In order that we may do this, in order that we may enter into this right here and now, is why we are here at Queen's. As Christopher Nankivell has expressed it, we are involved in a rite of passage, for we come as fairly ordinary lay people and we go out with our feet well set on the road of ministerial formation. And in every rite of passage there is inevitably an element of dying before the new life can emerge. There is a substantial amount of 'letting go' to be done, of 'letting go' of old securities, a breaking down of old buttresses, a losing of old Linus blankets. So be prepared to 'get lost'; be prepared to 'Get lost -right here and now'. And if that seems a fearsome prospect, let me assure you that it is part of the Gospel. For he who seeks to save his life will lose it, because it is only the one who loses his or her life for the sake of Christ and the Gospel who ill save it.
As I have said, this sense of becoming lost is, in my experience, par for the course. But the sense of being found again is also par for the course, so hang in there. When I was in seminary everything seemed to fall apart, especially during my second year. I told this to my parish priest, who laughed and said that he had gone out at the end of his first term and tried to join the U. S. Navy. But then suddenly everything fell into place and I was able to make a whole out of it, and for the first time I was able to hear people for what they were saying in their own terms, and then I knew indeed that I was where God wanted me to be.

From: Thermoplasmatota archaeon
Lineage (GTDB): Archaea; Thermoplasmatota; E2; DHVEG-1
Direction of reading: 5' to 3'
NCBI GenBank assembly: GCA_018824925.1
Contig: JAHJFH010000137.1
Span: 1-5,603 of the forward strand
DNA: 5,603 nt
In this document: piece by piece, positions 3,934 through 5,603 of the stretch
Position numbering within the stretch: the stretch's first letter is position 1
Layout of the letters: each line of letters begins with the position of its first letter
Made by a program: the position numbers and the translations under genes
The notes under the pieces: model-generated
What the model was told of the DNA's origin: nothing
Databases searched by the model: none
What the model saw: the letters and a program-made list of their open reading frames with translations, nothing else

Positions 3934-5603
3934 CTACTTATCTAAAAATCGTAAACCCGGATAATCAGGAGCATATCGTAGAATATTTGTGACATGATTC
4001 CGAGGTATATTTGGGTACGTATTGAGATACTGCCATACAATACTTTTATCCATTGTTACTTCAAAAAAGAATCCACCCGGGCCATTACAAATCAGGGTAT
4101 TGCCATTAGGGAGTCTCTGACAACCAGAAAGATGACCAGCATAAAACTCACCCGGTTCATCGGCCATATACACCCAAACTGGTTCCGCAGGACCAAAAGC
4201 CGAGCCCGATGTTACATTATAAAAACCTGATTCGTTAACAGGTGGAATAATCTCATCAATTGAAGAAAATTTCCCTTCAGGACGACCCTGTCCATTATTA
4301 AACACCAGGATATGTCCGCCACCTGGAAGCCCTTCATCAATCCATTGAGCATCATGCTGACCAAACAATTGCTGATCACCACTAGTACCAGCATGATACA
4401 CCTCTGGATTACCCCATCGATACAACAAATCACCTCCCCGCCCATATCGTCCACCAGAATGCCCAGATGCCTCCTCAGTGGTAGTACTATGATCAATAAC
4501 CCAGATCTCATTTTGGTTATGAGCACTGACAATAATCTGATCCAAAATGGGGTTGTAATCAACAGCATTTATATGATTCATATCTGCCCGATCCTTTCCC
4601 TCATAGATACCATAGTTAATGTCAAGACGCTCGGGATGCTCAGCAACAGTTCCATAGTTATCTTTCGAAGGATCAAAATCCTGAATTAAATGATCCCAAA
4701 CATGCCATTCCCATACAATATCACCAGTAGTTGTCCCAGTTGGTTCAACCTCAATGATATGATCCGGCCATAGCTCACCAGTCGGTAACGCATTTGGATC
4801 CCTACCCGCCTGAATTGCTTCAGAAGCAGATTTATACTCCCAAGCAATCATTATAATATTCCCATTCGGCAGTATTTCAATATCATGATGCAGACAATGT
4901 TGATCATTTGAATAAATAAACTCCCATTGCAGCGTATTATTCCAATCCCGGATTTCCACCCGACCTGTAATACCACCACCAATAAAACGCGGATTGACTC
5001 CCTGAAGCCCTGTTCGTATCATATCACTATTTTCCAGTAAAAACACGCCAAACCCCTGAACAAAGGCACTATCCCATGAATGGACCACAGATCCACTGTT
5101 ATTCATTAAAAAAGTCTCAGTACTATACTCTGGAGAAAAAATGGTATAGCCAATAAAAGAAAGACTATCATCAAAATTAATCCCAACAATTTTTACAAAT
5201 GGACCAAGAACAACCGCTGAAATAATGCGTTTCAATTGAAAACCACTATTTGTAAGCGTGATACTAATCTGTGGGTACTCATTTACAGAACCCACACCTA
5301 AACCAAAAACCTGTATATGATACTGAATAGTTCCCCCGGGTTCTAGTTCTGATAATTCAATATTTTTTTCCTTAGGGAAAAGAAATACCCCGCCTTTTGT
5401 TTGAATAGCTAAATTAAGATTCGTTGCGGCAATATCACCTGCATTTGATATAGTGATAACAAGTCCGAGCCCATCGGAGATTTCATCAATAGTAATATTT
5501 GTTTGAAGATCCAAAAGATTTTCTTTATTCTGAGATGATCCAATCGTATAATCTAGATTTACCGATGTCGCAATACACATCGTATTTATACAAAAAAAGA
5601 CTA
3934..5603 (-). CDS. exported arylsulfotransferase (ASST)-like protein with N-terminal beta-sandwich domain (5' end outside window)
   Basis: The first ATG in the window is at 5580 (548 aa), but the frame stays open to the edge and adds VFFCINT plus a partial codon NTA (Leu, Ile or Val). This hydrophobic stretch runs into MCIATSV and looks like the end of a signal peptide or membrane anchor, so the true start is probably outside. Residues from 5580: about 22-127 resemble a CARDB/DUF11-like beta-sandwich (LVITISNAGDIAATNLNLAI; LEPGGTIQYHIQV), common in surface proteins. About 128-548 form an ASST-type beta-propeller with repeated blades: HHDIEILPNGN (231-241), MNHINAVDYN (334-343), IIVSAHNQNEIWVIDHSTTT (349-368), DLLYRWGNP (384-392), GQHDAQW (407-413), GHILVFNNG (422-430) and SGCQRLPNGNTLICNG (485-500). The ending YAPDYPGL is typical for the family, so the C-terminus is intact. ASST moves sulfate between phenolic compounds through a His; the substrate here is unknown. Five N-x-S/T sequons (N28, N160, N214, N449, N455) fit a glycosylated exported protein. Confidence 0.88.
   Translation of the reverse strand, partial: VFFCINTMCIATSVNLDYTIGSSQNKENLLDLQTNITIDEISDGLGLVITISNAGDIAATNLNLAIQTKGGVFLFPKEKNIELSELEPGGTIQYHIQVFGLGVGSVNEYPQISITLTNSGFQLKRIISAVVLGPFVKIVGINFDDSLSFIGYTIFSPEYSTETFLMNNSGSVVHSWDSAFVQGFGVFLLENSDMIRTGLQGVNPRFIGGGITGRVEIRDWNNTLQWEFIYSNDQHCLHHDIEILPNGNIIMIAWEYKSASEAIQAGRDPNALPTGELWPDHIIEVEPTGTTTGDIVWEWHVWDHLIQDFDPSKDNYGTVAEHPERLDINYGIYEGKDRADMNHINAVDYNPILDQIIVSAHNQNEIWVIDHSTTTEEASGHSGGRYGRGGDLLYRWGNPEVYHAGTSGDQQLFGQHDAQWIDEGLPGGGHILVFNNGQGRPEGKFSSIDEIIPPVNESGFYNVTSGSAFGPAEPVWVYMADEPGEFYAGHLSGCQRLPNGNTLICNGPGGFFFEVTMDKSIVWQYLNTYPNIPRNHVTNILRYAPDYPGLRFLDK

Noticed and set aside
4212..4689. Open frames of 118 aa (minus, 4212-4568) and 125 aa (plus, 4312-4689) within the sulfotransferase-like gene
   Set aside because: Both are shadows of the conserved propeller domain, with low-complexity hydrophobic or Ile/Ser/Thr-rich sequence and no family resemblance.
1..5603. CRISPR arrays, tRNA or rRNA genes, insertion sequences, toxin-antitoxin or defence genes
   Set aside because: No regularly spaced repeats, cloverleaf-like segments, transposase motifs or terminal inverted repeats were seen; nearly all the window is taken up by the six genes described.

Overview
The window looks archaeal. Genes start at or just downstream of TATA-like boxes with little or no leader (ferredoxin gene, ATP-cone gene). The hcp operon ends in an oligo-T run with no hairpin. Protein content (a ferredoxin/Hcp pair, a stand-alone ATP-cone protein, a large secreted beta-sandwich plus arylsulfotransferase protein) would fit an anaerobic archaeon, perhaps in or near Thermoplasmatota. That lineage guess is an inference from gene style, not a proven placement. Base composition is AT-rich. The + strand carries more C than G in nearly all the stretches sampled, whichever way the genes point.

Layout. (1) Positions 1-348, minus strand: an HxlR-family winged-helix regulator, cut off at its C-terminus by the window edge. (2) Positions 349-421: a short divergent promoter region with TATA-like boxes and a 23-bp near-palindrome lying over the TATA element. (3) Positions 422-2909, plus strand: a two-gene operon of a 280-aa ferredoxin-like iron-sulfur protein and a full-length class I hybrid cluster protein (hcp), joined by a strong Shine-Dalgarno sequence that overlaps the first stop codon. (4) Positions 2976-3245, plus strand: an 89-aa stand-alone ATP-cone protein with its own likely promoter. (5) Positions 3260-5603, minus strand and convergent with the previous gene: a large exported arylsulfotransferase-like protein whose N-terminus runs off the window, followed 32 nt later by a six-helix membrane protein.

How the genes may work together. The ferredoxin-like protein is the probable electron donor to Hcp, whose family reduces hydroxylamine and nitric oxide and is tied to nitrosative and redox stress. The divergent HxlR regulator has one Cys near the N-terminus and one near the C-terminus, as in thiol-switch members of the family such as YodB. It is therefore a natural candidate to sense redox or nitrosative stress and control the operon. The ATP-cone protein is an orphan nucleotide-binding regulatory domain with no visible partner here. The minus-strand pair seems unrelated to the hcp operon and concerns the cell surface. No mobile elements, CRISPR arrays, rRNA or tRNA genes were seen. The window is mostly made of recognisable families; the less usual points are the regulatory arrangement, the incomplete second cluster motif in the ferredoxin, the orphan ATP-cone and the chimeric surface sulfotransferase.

And then I had the odd experience of hearing two of my fellow-students arguing. One was an Anglo-Catholic and the other was a Liberal Evangelical. The funny thing, perhaps more accurately, the pathetic thing, was that they were both trying to make exactly the same point. But they were doing it in two different ways, using two different sets of images, vocabulary and background - and neither one of them could hear the other. I see it as my calling in Christ as a member of The Queen's College, to help all of us to get beyond that point, and so I invite you yet again to 'Get lost - right here and now'.